The question arising out of the rencounter between the United States' frigate President and bis majesty's sloop Linle Belt, will ihen remaio limited to the act itself. You are already, sir, in possession of the British commander's statement of the circumstances which altended it ; his account and that of the American commodore disfer very materially with respect to some of the most important features of the transaction ; but in this they agree, that the chase wbich brought on the action commenced on the part of commodore Rodgers; for it cannot be maintained that the advance made by captain Bingham for the purpose of ascertaining if the sail descried by him was his majesty's ship Guerriere, which it appears he had orders to join, was for the purpose of chasing, even if that could be urged as a plea by the American commander. As soon as he found his signals unanswered, he bore away, until, to his infinite surprise, he found himself the object of the strange vessel's eager pursuit and hostile attitudes. What could be commodore Rougers' intention is not apparent. That he could not discover at the distance of seventy or one hundred yards that the ship before bim was a flush deck sloop, though it was but a little after eight o'clock on the 16th of May ; that he could not make out ber colours at half past six o'clock; that his guns were double shotted, and that with the security he possessed from the great force and superior sailing of the ship under his command, and the circumstance of belonging to a neutral nation, he did not rather hold off during ibe night if be wished to speak the sloop, than by running under her stern in a menancing attitude, incur the risk of provoking a misunderstanding, must appear unaccountable to the comprehension of every unprejudiced person, and will, I am sure, sir, seem to you a sufficient reason, if there were no other, to warrant my demanding that an examination be instituted into his conduct, with a view to suitable satisfaction being afforded to his majesty for the loss of so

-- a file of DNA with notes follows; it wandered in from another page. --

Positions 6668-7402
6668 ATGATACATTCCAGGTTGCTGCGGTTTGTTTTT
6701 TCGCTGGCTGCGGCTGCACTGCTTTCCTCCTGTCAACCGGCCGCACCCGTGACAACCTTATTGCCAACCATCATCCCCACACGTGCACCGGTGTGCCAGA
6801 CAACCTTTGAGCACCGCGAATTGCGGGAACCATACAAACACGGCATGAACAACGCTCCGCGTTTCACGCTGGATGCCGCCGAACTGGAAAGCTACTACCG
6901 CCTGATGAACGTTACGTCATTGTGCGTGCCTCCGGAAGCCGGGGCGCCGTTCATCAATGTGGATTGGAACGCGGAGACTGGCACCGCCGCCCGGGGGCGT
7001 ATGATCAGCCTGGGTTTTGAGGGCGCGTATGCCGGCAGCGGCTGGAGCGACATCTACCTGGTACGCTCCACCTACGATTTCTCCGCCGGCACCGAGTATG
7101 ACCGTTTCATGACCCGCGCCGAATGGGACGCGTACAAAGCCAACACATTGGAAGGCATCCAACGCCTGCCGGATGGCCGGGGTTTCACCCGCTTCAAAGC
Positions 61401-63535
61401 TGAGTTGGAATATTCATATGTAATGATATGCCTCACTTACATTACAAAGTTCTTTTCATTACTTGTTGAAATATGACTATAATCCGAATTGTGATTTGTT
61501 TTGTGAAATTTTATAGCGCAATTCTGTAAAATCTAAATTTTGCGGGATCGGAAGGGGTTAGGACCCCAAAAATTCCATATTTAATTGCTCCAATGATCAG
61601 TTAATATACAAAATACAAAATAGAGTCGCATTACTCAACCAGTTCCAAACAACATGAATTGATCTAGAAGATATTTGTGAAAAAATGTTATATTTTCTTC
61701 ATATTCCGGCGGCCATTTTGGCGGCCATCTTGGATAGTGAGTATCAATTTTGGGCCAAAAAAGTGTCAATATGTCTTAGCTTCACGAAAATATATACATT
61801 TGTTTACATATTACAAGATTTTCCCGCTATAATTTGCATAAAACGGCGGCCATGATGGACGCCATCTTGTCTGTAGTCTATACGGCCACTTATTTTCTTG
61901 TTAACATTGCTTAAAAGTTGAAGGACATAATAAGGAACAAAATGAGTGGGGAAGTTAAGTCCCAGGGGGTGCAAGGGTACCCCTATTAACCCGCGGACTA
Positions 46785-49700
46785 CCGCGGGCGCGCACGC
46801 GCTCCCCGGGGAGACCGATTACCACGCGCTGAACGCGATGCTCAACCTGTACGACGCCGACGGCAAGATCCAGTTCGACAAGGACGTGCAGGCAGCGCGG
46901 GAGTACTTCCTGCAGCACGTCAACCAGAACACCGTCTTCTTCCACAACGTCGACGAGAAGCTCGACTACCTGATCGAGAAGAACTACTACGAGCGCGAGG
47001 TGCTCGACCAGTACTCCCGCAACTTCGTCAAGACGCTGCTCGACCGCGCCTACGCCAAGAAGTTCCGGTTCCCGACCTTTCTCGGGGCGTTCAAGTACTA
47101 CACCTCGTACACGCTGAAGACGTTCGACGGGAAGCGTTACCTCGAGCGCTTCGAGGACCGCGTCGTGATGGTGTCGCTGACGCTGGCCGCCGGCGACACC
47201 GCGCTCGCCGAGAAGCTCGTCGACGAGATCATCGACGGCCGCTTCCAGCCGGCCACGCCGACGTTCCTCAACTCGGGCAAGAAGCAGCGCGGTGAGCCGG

many of his subjects so wantonly slaughtered, and for the insolt offered to bis nag. But should captain Bingham’s charges be brought home to commodore Rodgers of bis having refused to state the name of the nation he belonged to, though asked to do so on their nearing each other in the dark, and of having fired a broadside into the sloop without provocation, which inight at once have sunk so snall a vessel, I am convinced I need only appeal to the justice of the American government, for i hat government to see in its proper light le ragnitude of the outrage, and offer to his majesty every reparation that can appear due..